4 Additional Apps and Services That Work So Well They are Virtually Invisible

When I wrote my post on the 12 most useful apps and services of 2013, I realized that I left some important ones off the list. In some ways, the ones that I left off are the most important, and the reason that they were left off the list is that they work so well that they are virtually invisible. You don’t notice them doing what they do. They do it well and they do it virtually flawlessly. They deserve attention and so I will list them here.

1. CrashPlan

I switched my cloud backup service to CrashPlan back in May 2013, and the peace of mind it has given me ever since has been wonderful. CrashPlan, for those who don’t know, is a cloud-based backup service that allows you to backup computers to the cloud, or to other computers. I use the CrashPlan Family plan. All of our home computers get backed up to the cloud. There is no limit to how much data we can back up. CrashPlan has apps for the iPhone and iPad that allow me to monitor the status of my backups and recover files remotely.

CrashPlan works so well that I hardly notice it is there. Every once in a while, Kelly will shutdown her laptop and a few days later, I’ll get an email from CrashPlan saying that it cannot access her computer to back it up. I don’t have to worry about it–CrashPlan worries about it for me.

As of today I have about one-third of a terabyte  worth of data backed up to CrashPlan. I haven’t stressed about losing data in a very, very long time.

2. VaultPress

VaultPress is to WordPress what CrashPlan is to my home computers. It is a WordPress Plug-in that does real-time backups of my WordPress site, files and database. It does these without my having to take any action. Every change made to the site, whether it’s a new post, a comment, a theme change, whatever, gets backed up in real time to VaultPress. I can restore to virtually any point in time

This blog has become an important communication tool for me and my writing so I felt that it was just as important to ensure that the data was backed up. This is yet another service, like CrashPlan, that works so well it is virtually invisible. I no longer worry that I’ll lose data on my site.

3. LastPass

Back in May, I started using LastPass and it has saved me more time and frustration than I could describe. LastPass is a password manager that allows you to centralize your password storage. I have described how I use it in detail, but the gist of it is that I have allowed LastPass to generate a unique, strong password for every service and app that I use. No two passwords are alike. The LastPass Plug-In allows me to access all of the sites and services without needing to type in the passwords. And if one of my passwords is ever compromised, it is only for the one service. I can change it and no other services are affected.

I’ve been using LastPass for about 8 months. Think about how many times a day you are required to type in passwords. For me it is probably on the order to 20 or 30 times. Now multiply that out by 250 days or so and you’ll get an idea of just how much time LastPass has saved me. And it not only saves me more time, it makes me more secure online.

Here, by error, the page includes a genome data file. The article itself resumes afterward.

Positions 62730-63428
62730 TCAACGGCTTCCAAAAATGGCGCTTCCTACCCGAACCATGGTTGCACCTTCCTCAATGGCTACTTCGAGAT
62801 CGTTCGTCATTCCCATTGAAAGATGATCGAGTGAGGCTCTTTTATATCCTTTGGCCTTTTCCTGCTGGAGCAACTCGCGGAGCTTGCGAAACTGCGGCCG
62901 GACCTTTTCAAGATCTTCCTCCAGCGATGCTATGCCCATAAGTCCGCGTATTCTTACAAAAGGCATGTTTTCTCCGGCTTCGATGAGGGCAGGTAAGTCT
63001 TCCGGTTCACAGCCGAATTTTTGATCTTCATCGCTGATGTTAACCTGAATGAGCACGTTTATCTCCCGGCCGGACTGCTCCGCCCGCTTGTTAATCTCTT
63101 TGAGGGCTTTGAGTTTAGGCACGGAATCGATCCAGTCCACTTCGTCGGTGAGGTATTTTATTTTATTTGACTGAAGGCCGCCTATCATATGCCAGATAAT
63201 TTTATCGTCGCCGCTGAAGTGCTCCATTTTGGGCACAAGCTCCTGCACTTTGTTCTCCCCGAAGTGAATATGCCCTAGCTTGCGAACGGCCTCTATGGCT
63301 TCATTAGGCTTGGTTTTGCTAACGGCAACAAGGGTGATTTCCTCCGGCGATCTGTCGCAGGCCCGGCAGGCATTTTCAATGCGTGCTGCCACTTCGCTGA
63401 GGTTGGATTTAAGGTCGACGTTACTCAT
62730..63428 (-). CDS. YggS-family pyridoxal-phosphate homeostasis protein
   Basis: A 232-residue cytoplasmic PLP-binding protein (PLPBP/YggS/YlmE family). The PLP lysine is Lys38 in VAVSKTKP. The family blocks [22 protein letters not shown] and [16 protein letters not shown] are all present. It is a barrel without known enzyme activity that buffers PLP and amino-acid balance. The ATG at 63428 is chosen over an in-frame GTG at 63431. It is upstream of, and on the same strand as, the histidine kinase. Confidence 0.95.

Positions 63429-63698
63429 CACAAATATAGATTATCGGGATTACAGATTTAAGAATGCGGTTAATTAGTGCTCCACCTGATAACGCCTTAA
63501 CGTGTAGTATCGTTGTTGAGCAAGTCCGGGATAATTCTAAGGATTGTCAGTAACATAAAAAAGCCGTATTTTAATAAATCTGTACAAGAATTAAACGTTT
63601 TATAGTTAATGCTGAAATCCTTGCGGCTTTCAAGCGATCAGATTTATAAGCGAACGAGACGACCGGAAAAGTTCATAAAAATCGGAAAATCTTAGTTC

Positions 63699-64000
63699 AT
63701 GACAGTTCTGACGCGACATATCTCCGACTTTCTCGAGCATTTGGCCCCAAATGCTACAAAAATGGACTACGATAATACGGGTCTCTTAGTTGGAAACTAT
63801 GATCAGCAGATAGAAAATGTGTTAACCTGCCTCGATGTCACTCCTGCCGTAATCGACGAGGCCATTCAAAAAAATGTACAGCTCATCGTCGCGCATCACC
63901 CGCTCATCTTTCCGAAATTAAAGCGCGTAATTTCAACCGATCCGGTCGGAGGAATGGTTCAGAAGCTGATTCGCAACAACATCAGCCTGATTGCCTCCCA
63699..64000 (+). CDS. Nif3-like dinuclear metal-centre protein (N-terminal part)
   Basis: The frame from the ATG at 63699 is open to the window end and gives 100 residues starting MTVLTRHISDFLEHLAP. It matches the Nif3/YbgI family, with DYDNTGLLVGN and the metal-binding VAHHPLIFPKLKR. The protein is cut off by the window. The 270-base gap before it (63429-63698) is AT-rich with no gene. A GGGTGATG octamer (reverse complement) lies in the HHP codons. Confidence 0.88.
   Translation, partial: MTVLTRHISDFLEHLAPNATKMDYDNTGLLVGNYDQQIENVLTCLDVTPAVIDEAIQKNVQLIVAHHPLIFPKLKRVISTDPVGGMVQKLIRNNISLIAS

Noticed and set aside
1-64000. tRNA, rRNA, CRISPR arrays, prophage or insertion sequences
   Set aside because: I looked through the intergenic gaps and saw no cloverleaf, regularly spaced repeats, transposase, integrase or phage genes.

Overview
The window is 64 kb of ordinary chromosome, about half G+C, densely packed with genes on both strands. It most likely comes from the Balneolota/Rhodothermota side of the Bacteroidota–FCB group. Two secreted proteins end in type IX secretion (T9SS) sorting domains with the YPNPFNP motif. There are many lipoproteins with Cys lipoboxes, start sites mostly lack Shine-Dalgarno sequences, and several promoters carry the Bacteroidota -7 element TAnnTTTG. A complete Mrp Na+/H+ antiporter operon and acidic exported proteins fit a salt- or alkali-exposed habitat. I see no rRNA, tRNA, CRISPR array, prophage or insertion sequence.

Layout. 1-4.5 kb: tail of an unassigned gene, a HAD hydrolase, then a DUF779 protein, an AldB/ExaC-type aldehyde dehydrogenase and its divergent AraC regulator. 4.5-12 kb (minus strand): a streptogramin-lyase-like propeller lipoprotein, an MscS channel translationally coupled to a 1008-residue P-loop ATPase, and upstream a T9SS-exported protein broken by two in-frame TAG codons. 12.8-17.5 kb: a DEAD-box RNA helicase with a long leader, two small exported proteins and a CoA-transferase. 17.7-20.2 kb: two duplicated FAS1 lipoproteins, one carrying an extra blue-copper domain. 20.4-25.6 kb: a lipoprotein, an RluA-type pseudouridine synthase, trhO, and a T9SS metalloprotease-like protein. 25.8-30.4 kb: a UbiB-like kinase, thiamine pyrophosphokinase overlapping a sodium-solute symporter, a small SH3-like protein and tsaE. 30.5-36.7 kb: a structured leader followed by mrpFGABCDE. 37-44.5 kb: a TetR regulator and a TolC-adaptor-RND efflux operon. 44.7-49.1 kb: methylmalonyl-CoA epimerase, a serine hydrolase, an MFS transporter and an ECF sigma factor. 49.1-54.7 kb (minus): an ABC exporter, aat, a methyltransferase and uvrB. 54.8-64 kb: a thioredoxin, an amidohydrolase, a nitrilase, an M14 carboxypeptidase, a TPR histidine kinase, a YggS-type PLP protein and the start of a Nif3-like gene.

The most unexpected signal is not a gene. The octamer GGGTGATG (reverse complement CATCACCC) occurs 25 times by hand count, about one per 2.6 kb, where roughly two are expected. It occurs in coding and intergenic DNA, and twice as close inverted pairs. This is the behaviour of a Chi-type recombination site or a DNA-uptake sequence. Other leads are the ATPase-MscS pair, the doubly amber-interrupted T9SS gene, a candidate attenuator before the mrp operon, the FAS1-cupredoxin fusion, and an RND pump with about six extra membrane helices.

4. TextExpander

TextExpander is a Mac application (with iOS apps) that allows you to type short snippets of text that expand out into longer pieces of text. I use it so frequently, and the app is so invisible, that I forget how much TextExpander speeds up what I do. I have snippets for virtually everything. I can never remember my home phone number, for example, so I have a snippet I call “hphone.” Whenever I type that phrase, it changes into my home phone number.

I have another one for me email address. And others for common replies to email. I get a lot of email from people I don’t know telling me that they have the perfect guest post for my audience. Of course, they haven’t checked my site policies. These emails get a reply that is almost automatic. I start a new message and in the body, I type: “guestrejection” which produces the following message:

Thanks for inquiring. Per my guest post policy, I currently don’t accept unsolicited guest posts.

Good luck with your post elsewhere.


I have dozens of snippets in TextExpander that I use on a daily basis, from canned email responses to Evernote templates. It works so well, that I forget it is there.

The common thread to these 4 apps and services, the thing that makes them so important and work so well, is that they require virtually no interaction on my part. They run in the background of my life, doing what they are supposed to do, and only when they can’t do what they are supposed to do, do these apps and services gently tap me on the shoulder and say, “Excuse me, but I think I have a problem.” And that is extremely rare.

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  1. Hi Jamie.

    Since you’re a heavy cloud-user, in light of the NSA-related breach of almost all privacy etiquette, aren’t you worried about someone sniffing through your private stuff? Since all that stuff came out companies can tell me all they want that they’re not looking at my stuff. I have a hard time believing them or big brother for that matter.
    How about you? What stuff do you consider so sensitive that you won’t upload it to the cloud?

    1. Brian, as I have written elsewhere, the degree to which you keep stuff in the cloud is largely personal preference and comfort level. For me, I don’t lose any sleep over it. Put another way: the value, efficiency and peace-of-mind I get having my data accessible from just about anywhere far outweighs any concern that intelligence agencies might be snooping on my data. I don’t mean to suggest that I condone such snooping; I don’t. But the truth is, the only time I ever think about it is when I’m asked about it here in the comments or on some panel that I’m on.


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